Maui is host to an array of outdoor activities that take advantage of the gorgeous landscape and diverse climate of the island. While many in crowded Tokyo districts or NYC high-rises would be happy staying inside their home or hotel all day, that is not the case on this island! Visitors and locals alike enjoy daily outdoor activities ranging from surfing, diving, zip-lining, and biking. One of the main attractions, however, is the beautiful hiking on Maui. There are too many gorgeous and challenging hikes to provide an exhaustive list below, but here are some of the best trails broken down into difficulty levels to get anyone started, and at any level.
Easy: Twin Falls
Besides the beach, one of the first images that people associate with the Hawaiian experience is the iconic waterfall. The Twin Falls trail located on the Road to Hana may be labeled as easy, but even the most seasoned hikers do not want to miss it! Visitors enjoy strings of cascades, freshwater pools, and remarkable foliage each fed by the ample Ho’olawa Valley rainfall. Conveniences like parking, porta-potties, refreshment stands, and free admission accommodate for a wider range of ages and expertise as well. The most popular site on the trail is the “Caveman” waterfall, as it is home to ancient caves and ideal spots for cliff-jumping enthusiasts. On average it takes about 30 to 45 minutes to reach Caveman on this easy hike, and it is approximately 1.3 miles.
Moderate: Hoapili Trail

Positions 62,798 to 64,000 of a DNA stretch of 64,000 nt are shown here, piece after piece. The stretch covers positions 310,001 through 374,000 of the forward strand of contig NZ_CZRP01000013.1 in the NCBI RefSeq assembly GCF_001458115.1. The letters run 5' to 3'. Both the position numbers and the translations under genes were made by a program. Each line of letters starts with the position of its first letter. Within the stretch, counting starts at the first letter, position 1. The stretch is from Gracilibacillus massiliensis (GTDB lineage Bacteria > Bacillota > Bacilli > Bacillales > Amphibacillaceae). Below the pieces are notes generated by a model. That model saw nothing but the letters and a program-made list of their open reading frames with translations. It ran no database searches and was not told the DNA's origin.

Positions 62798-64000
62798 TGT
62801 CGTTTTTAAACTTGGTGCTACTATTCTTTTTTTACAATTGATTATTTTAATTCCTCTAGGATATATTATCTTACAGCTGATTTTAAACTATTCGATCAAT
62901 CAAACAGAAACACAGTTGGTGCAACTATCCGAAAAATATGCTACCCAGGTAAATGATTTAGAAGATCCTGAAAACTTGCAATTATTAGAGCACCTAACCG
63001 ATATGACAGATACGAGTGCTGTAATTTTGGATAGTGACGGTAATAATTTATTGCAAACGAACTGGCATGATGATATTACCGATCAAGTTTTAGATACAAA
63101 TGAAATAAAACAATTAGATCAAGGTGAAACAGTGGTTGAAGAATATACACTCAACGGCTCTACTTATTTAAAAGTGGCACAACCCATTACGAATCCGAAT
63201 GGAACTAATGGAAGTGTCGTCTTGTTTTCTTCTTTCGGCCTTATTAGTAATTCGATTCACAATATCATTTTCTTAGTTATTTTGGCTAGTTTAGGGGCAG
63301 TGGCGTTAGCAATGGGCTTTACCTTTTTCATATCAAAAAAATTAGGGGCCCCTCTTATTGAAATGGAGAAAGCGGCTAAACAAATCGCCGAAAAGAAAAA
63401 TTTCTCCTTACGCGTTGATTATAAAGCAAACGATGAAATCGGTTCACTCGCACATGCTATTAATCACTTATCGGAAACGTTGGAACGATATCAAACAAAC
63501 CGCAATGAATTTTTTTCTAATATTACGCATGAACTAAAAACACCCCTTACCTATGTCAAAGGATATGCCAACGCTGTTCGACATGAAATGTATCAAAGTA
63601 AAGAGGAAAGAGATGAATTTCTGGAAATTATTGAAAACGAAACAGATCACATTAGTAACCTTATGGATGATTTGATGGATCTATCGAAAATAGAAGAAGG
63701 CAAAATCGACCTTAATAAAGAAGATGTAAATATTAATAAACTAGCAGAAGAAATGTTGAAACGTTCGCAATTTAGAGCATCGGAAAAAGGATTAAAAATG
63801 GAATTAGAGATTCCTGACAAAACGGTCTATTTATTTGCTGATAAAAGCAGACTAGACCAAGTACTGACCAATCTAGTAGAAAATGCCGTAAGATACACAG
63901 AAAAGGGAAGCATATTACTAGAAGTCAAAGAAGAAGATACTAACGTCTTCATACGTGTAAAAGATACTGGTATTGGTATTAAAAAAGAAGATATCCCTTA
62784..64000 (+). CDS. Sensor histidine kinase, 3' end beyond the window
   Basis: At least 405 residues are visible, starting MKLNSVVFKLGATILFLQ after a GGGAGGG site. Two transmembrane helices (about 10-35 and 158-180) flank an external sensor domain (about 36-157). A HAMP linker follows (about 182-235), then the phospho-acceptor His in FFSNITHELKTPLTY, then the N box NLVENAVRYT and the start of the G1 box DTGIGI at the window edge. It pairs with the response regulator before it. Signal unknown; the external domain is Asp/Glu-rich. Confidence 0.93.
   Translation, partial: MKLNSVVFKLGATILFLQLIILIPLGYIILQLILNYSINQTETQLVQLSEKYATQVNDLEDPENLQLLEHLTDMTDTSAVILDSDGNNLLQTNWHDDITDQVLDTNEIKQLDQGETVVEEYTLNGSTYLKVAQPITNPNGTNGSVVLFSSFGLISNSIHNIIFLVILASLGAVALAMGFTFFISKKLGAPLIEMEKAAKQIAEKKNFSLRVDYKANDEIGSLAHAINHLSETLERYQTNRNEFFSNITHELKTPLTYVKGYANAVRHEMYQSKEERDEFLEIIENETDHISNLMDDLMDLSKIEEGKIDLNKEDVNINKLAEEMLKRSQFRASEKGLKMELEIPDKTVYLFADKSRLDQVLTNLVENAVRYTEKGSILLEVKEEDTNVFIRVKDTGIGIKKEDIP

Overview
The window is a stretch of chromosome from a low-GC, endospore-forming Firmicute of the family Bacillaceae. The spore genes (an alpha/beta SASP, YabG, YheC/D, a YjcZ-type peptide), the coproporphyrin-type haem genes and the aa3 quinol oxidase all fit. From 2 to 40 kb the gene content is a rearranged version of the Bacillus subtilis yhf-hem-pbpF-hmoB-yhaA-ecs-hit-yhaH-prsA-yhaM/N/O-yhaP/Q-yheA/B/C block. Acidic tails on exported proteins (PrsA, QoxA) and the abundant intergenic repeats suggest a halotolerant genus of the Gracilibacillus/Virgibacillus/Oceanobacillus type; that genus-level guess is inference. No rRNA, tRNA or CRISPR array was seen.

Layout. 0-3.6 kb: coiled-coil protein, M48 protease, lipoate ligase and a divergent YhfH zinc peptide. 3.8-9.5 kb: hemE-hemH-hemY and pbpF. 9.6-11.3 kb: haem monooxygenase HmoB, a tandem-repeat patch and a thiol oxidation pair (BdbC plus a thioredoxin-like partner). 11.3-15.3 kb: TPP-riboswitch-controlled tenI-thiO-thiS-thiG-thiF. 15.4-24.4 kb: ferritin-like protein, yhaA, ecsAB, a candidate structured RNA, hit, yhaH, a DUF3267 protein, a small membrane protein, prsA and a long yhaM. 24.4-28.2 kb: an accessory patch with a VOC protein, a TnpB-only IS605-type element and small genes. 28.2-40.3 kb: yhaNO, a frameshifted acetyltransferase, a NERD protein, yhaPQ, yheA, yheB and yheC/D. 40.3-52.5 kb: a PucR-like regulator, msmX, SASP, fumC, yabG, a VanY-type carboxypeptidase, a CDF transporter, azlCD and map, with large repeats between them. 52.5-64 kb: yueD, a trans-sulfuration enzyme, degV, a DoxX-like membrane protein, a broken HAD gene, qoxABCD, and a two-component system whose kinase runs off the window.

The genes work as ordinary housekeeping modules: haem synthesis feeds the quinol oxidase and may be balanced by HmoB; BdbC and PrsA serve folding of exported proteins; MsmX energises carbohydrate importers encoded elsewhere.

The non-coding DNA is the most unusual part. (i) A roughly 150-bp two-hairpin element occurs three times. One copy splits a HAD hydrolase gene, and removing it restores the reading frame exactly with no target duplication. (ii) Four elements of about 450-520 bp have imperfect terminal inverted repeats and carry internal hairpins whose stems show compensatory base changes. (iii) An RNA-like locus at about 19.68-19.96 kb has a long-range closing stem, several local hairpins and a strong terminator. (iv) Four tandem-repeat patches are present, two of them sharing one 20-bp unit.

A more challenging yet moderate trail is the Hoapili Trail. Make sure to bring some adequate footwear like hiking boots and lots of water, as the walk will take you over jagged lava fields from the 1790 eruption of Haleakala. This trail is located at La Perouse, an area south of Wailea and equipped with a stunning oceanfront archaeological site that remains culturally significant to Hawaiians. Many also refer to this trail as The King’s Highway. The trail passes through lava fields, sandy beaches, *kiawe trees, and low sea cliffs. The ancient Hawaiian ruins and structures along the way eventually open up to dazzling and crystal-clear olivine pools. Overall the hike is about 5.5 miles.
*Kiawe: a thorny tree, Prosopis juliflora, of the legume family, native to South America and widely naturalized in Hawaii.
Difficult: Kaupo Gap
Lastly the most difficult trail, Kaupo Gap, where you will certainly find any desired solitude on this scarcely populated seven-mile hike. The breathtaking views of the “gap” in the Haleakala crater rim wall, along with the breathtaking koa forest, ohia trees, and endangered birds are just some of its points of interest. Kaupo Gap begins at the three-way intersection with Lau’ulu Trail and Halemau’u Trail, taking the Kaupo Trail south down the crater floor to trek down the steep volcanic terrain. Often, hikers mitigate the challenging trail by setting a pickup destination near Piilmani Highway 31 or using an experienced guide from websites like MauiHikes.org. Heed any markers and be careful of steep grades, high altitudes, and rocky paths. Although the switchbacks can also be intense, they are punctuated with beautiful views of the Big Island and Pacific ocean.
The header for this image of Hoapili Trail was taken by Daniel Sullivan.